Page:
Some Thoughts on the Resilient Enterprise

Stephen DeAngelis

February 26, 2007

IBM’s Vice President of Technical Strategy and Innovation, Irving Wladawsky-Berger, inspired by the meltdown of JetBlue following an ice storm in America’s northeast, posted a blog about resilient enterprises [The Resilient Enterprise]. He wrote:

“Recently, JetBlue Airways experienced major operational disruptions as a result of a severe winter ice storm in the Northeast. The company and its CEO David Neeleman are doing everything possible to recover from the problems that plagued their customers for several days and to make sure that such problems do not re-occur in the future. … JetBlue’s travails remind me once more of the increased fragility of complex systems, and in particular, of the need to apply to 21st century businesses the kind of systems thinking that has long been used in more mature disciplines like civil, mechanical and electrical engineering.”

Wladawsky-Berger, who, in addition to his IBM job, is a Visiting Professor of Engineering Systems at MIT’s interdisciplinary Engineering Systems Division, notes that an MIT colleague, Yossi Sheffi, wrote a seminal work on resilience that should have helped inform JetBlue where potential troublespots could be found.

Professor Sheffi demonstrates how vulnerable companies are to unanticipated disruptions if they have not properly prepared for them. The key is for a business to focus on resilience – which he defines as the ability to bounce back from disruptions and disasters by building in redundancy and flexibility. Standardization, modular design and collaborative relationships with suppliers and other stakeholders are among the kinds of capabilities that can help create a resilient company. It is equally important to embrace a corporate culture of flexibility – with distributed decision making and communication at all levels. Talking specifically about supply chains, he observes, ‘Today’s supply chains span the globe and involve many suppliers, contract manufacturers, distributors, logistics providers, original equipment manufacturers (OEM), wholesalers, and retailers. This web of participating players creates complexities, making it difficult to realize where vulnerabilities may lie. It also creates interdependencies that exacerbate these difficulties.’  He later adds:  ‘The vulnerability of the connected world to disruption is not limited to supply chain operations; it affects any business that depends on a reliable global communications network.'”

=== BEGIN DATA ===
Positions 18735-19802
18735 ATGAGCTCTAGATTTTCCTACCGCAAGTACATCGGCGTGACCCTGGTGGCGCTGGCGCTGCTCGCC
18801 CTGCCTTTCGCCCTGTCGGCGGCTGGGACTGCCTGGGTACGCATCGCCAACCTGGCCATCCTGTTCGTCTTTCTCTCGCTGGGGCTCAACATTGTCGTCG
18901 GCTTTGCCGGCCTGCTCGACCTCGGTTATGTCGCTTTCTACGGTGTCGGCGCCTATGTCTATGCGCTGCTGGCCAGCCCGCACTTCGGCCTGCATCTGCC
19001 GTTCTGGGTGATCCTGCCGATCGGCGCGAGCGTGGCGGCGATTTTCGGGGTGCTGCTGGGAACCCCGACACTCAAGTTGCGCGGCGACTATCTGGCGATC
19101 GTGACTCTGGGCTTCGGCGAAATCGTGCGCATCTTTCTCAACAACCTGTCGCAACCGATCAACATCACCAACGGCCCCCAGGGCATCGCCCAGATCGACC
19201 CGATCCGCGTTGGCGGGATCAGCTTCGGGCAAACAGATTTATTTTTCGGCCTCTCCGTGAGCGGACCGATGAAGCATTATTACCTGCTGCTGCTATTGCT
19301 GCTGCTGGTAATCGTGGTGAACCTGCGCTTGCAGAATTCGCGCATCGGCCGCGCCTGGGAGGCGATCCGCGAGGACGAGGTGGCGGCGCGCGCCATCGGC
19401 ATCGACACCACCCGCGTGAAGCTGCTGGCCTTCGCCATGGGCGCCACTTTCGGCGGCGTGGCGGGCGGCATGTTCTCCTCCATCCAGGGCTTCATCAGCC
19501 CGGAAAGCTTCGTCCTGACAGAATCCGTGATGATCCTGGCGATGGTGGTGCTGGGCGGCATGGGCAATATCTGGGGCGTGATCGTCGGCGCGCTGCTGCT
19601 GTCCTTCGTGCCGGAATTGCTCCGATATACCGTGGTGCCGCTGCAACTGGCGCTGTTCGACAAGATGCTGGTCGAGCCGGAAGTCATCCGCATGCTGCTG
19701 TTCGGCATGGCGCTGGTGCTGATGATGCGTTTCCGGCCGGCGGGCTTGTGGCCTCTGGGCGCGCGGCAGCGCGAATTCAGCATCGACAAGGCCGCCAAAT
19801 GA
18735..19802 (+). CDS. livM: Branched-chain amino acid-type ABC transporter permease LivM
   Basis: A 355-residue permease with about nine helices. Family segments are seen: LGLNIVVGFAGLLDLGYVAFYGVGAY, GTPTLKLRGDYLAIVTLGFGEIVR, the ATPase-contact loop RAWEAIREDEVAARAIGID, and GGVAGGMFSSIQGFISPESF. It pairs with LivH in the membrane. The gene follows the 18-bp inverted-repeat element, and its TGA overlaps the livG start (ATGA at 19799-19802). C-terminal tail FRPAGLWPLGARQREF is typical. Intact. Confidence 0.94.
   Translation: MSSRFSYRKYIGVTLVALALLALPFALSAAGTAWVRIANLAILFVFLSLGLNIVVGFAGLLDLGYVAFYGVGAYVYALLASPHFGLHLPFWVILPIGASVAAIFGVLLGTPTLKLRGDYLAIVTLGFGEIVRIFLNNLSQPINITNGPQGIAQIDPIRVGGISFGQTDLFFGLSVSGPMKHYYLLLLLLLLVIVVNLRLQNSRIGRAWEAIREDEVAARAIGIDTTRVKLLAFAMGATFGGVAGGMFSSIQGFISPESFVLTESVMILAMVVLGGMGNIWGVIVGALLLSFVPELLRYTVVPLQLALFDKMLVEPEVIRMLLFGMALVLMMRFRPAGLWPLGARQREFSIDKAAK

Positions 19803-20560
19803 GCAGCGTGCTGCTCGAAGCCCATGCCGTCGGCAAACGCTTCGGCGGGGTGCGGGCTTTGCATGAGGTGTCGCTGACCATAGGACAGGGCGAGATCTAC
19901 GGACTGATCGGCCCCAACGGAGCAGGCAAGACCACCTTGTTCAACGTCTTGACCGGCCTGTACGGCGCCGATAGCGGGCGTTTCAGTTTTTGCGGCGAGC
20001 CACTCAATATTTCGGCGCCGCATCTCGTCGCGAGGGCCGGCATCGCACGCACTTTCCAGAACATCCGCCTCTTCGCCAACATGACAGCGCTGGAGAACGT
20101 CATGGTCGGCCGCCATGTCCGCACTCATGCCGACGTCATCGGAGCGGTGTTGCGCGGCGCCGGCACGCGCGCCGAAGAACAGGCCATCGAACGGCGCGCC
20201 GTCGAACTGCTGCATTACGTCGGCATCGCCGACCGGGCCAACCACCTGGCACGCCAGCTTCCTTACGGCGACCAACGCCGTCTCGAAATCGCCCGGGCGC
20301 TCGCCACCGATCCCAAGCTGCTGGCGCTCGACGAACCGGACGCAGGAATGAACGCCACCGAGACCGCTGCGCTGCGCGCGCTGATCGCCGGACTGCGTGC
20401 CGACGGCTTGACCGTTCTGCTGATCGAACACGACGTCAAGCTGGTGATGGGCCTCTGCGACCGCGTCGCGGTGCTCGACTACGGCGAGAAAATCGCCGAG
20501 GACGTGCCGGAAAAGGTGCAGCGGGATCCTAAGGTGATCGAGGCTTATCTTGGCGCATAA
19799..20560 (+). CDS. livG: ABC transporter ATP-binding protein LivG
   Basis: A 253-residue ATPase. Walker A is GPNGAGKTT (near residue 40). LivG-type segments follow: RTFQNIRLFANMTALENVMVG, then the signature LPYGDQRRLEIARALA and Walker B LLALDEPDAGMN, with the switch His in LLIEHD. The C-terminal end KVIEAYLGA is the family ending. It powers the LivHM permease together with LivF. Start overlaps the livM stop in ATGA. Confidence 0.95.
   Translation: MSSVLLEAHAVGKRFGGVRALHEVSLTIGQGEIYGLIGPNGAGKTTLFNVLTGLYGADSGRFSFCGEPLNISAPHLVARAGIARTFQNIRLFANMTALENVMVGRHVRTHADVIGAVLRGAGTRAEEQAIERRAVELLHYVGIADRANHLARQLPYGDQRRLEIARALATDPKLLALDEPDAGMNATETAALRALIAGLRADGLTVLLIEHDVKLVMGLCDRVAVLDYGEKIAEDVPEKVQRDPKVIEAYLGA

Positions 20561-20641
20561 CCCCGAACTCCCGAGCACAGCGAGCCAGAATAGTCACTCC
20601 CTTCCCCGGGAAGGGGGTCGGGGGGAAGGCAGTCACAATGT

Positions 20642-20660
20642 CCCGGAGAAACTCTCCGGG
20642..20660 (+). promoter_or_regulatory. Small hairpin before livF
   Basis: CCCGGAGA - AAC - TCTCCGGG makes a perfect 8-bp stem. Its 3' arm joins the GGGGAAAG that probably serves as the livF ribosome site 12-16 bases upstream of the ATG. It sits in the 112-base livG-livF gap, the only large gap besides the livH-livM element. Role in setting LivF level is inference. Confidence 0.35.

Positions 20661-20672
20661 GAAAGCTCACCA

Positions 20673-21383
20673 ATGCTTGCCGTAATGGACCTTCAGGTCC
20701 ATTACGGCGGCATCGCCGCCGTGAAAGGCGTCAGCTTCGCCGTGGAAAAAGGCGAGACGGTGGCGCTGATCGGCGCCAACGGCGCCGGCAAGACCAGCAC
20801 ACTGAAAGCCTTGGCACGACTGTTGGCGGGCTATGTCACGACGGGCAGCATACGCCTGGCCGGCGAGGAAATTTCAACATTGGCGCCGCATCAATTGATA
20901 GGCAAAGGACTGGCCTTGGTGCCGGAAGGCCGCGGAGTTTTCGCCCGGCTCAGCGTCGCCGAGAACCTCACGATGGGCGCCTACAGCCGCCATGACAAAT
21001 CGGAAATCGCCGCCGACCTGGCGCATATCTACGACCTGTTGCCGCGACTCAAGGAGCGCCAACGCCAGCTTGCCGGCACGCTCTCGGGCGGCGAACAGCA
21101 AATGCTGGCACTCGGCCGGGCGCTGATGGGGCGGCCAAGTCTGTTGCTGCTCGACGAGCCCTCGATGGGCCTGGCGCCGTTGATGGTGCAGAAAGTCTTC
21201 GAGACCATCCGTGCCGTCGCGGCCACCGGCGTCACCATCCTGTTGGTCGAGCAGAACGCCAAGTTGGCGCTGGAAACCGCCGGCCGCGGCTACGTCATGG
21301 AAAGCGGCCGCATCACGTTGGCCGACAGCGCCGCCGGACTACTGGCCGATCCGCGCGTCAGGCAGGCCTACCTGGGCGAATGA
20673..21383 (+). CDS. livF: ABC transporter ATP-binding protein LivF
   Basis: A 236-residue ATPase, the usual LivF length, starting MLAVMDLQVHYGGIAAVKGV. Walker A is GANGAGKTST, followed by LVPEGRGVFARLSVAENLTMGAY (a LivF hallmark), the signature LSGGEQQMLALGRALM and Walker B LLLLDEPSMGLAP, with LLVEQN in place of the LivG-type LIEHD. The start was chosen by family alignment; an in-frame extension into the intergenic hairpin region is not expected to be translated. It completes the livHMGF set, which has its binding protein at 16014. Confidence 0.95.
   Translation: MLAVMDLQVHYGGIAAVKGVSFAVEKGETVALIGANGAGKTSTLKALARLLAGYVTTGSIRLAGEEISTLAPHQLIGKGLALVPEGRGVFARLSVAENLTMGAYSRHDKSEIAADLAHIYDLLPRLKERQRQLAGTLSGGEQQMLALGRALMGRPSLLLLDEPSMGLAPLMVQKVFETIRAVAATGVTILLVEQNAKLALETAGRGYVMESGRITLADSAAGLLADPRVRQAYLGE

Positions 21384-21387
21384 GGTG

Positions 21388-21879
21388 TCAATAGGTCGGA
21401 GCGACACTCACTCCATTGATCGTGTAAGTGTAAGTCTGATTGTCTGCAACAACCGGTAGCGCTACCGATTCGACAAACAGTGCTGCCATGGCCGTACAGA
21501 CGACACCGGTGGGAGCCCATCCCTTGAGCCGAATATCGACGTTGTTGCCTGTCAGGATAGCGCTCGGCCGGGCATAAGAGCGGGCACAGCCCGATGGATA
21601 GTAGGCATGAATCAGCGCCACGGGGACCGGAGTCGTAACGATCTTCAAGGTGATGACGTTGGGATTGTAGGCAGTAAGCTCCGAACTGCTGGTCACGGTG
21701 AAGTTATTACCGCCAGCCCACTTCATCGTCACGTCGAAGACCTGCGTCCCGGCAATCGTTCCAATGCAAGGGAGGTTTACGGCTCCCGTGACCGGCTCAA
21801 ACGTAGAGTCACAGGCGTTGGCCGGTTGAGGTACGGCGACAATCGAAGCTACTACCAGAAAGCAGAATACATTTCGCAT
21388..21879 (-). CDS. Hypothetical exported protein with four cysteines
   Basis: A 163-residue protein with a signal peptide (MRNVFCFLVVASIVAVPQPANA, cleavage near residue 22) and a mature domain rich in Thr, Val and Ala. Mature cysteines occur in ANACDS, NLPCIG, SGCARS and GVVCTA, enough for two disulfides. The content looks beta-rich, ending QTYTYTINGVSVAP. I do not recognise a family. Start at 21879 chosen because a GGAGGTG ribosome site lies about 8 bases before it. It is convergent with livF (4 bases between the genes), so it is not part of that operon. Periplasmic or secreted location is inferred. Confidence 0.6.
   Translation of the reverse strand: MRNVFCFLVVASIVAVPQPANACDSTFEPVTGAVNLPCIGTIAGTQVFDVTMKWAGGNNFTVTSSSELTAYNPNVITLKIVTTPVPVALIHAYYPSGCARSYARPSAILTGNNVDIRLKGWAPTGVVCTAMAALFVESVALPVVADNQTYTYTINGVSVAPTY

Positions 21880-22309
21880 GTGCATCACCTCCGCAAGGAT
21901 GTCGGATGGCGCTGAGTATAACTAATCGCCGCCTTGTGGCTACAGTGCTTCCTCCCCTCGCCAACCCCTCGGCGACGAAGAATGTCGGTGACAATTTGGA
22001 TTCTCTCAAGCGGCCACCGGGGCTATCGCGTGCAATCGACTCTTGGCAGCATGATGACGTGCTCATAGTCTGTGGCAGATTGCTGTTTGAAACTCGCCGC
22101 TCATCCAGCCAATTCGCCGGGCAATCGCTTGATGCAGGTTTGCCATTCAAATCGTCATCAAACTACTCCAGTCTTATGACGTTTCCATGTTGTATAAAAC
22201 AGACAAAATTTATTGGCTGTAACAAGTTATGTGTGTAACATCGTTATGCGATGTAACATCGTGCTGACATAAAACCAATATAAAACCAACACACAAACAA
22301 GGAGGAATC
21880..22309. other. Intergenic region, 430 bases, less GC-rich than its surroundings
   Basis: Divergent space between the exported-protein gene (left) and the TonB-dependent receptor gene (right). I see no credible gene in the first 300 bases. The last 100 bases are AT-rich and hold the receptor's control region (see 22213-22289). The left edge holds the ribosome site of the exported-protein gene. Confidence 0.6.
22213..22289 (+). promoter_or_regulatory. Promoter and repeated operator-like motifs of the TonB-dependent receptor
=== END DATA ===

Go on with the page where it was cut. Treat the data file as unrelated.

In JetBlue’s case, in fact, weak communications was the source of their trouble. JetBlue’s CEO admitted that JetBlue was using an out-of-date system that was fine when the company was smaller but was inadequate for its present size and operations. JetBlue’s communications structure was a critical asset that had been improperly assessed as to its true importance to the company. That proved to be a costly error. Wladawsky-Berger continued: